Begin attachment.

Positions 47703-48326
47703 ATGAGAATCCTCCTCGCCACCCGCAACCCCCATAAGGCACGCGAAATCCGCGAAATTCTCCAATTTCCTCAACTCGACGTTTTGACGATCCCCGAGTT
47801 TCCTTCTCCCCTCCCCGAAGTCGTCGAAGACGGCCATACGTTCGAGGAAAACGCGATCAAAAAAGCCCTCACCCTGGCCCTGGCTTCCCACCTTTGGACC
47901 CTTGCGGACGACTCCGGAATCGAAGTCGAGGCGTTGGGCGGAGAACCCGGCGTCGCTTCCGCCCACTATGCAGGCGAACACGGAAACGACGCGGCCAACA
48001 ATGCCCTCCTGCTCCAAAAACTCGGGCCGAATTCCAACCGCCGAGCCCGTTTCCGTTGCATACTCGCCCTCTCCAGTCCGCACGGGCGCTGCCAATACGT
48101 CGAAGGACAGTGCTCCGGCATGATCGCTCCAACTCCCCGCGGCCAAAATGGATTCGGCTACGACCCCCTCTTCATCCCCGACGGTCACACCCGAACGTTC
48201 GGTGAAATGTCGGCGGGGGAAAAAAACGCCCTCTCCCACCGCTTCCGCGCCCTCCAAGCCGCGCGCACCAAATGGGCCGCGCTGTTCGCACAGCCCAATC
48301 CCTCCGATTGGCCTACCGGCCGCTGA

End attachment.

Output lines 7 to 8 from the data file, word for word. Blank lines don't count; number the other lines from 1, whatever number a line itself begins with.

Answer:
48201 GGTGAAATGTCGGCGGGGGAAAAAAACGCCCTCTCCCACCGCTTCCGCGCCCTCCAAGCCGCGCGCACCAAATGGGCCGCGCTGTTCGCACAGCCCAATC
48301 CCTCCGATTGGCCTACCGGCCGCTGA